Psychiatric comorbidity among women with endometriosis: nationwide cohort study in Sweden

Am J Obstet Gynecol. 2020 Sep;223(3):415.e1-415.e16. doi: 10.1016/j.ajog.2020.02.033. Epub 2020 Feb 26.


Background: Endometriosis is a common gynecologic condition affecting women of reproductive age. It has been linked with greater rates of depression and anxiety in small, cross-sectional, and clinical studies. Other studies have reported that women with endometriosis have increased risk of bipolar disorder. These reports suggest that psychiatric disorders might be more common among women with endometriosis, contributing to increased burden of mental ill-health in this population of women. However, this hypothesis has not been adequately studied.

Objectives: In this population-based study, we investigated the overall psychiatric comorbidity among women with endometriosis, and the role of familial liability.

Study design: Several Swedish national registers were linked and used to follow all women born in Sweden in 1973-1990 for diagnosed psychiatric disorders and endometriosis from age 14 years until year 2016. Sibling comparison analyses were performed in a subsample of 173,650 families.

Results: After adjustment for birth characteristics and education, women with endometriosis had an increased risk of being later diagnosed with depressive-, anxiety and stress-related disorders, alcohol/drug dependence, and attention-deficit hyperactivity disorder compared with the general population and with their sisters without endometriosis. The adjusted hazard ratios ranged from 1.56 (95% confidence interval, 1.29-1.88) for depressive disorders to 1.98 (95% confidence interval, 1.34-2.93) for attention-deficit hyperactivity disorder in the sibling analysis. Also, women with previous affective psychotic disorders, depressive-, anxiety and stress-related disorders, eating disorders, personality disorders, and attention-deficit hyperactivity disorder were more likely to be later diagnosed with endometriosis. The adjusted hazard ratios ranged from 1.51 (95% confidence interval, 1.30-1.76) for depressive disorders to 1.93 (95% confidence interval, 1.47-2.52) for personality disorders.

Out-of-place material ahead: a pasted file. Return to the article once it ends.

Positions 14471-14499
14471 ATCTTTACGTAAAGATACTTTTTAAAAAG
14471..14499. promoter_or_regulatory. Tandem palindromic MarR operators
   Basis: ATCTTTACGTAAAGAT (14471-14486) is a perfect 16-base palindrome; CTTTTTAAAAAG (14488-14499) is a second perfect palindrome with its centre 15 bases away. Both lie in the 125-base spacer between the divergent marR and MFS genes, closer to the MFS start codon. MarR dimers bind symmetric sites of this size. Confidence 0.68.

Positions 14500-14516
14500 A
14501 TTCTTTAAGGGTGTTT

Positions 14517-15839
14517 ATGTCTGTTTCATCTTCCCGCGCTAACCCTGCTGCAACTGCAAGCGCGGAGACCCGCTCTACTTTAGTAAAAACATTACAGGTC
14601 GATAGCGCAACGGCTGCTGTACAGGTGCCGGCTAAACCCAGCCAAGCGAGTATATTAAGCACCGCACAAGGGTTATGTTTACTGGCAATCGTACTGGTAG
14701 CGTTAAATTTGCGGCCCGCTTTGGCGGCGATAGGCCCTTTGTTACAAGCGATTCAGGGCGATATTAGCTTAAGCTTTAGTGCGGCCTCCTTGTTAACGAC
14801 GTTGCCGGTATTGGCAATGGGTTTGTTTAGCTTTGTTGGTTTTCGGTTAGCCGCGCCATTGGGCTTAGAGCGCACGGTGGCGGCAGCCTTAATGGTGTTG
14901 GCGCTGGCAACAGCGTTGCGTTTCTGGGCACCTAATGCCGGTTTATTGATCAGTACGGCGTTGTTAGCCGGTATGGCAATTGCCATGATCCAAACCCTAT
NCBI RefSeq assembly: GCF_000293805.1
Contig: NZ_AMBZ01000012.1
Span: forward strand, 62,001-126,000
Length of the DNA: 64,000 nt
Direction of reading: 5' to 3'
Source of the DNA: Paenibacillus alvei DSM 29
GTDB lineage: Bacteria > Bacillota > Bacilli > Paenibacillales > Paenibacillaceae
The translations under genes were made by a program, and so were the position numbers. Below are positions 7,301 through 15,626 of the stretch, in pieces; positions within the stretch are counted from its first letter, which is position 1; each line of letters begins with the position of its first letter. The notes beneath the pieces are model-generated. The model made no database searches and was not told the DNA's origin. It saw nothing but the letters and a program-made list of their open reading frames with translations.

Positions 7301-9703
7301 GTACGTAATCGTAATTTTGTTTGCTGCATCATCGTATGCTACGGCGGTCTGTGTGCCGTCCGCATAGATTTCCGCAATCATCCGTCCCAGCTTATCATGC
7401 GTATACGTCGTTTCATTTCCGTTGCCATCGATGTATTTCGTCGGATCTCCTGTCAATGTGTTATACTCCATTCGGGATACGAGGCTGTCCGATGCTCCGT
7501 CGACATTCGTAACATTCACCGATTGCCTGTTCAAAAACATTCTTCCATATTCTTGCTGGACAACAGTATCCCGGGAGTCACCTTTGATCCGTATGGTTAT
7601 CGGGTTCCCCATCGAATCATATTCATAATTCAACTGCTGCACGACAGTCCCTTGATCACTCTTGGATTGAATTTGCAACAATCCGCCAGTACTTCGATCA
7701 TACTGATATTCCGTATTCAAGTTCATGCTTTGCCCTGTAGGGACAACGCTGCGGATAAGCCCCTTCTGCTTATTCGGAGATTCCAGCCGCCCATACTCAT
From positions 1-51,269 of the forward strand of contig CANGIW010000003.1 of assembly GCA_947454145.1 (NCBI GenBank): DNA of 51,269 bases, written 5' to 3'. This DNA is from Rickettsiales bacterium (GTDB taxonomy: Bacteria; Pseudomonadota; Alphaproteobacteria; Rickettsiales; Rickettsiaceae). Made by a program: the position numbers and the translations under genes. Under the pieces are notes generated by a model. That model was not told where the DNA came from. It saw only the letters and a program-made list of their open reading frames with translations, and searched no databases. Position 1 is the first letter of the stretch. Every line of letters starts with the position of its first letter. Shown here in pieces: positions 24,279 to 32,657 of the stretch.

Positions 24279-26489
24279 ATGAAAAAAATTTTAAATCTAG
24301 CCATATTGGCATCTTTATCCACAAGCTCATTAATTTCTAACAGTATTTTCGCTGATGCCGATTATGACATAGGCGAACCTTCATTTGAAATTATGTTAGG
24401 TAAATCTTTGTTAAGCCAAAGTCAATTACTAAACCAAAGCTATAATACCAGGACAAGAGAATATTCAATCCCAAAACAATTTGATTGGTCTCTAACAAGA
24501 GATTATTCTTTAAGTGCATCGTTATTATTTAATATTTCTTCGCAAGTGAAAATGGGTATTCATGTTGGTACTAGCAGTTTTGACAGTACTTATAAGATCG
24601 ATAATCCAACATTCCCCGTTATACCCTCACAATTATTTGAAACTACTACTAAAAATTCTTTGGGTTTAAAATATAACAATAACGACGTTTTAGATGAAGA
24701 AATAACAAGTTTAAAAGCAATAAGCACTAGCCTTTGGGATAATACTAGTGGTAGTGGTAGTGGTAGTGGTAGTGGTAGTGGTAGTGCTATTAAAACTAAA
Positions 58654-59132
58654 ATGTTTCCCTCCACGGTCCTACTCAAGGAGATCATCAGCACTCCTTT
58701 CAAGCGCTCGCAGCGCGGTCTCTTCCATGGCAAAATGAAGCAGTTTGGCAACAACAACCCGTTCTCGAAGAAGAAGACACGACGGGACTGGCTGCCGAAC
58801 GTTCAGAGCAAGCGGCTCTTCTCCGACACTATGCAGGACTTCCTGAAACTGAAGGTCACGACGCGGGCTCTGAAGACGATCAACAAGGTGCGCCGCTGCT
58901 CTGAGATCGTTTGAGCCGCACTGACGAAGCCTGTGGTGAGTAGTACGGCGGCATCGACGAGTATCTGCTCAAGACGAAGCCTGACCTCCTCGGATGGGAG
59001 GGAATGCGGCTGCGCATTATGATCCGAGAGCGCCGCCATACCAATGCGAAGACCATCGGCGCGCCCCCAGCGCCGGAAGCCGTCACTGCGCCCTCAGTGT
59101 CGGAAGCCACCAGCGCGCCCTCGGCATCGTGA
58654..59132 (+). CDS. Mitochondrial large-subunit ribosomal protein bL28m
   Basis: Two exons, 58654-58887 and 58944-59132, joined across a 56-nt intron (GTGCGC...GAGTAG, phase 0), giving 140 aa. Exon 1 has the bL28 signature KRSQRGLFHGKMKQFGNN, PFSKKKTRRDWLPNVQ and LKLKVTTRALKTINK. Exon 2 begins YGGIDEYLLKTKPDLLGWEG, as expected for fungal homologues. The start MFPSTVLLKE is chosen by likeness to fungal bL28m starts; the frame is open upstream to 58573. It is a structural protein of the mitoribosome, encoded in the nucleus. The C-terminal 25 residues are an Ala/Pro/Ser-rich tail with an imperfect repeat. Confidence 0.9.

Conclusion: These findings reveal a high degree of comorbidity between endometriosis and many psychiatric disorders that was not entirely explained by shared familial confounding. Clinical practice may consider psychosocial support to women with endometriosis and treating them from a multidisciplinary perspective.

Keywords: comorbidity; endometriosis; family liability; population-based; psychiatric disorders.

Publication types

  • Research Support, Non-U.S. Gov't

MeSH terms

  • Adolescent
  • Adult
  • Cohort Studies
  • Cross-Sectional Studies
  • Endometriosis*
  • Family*
  • Female
  • Humans
  • Mental Disorders / epidemiology*
  • Mental Disorders / psychology
  • Registries
  • Sweden / epidemiology
  • Young Adult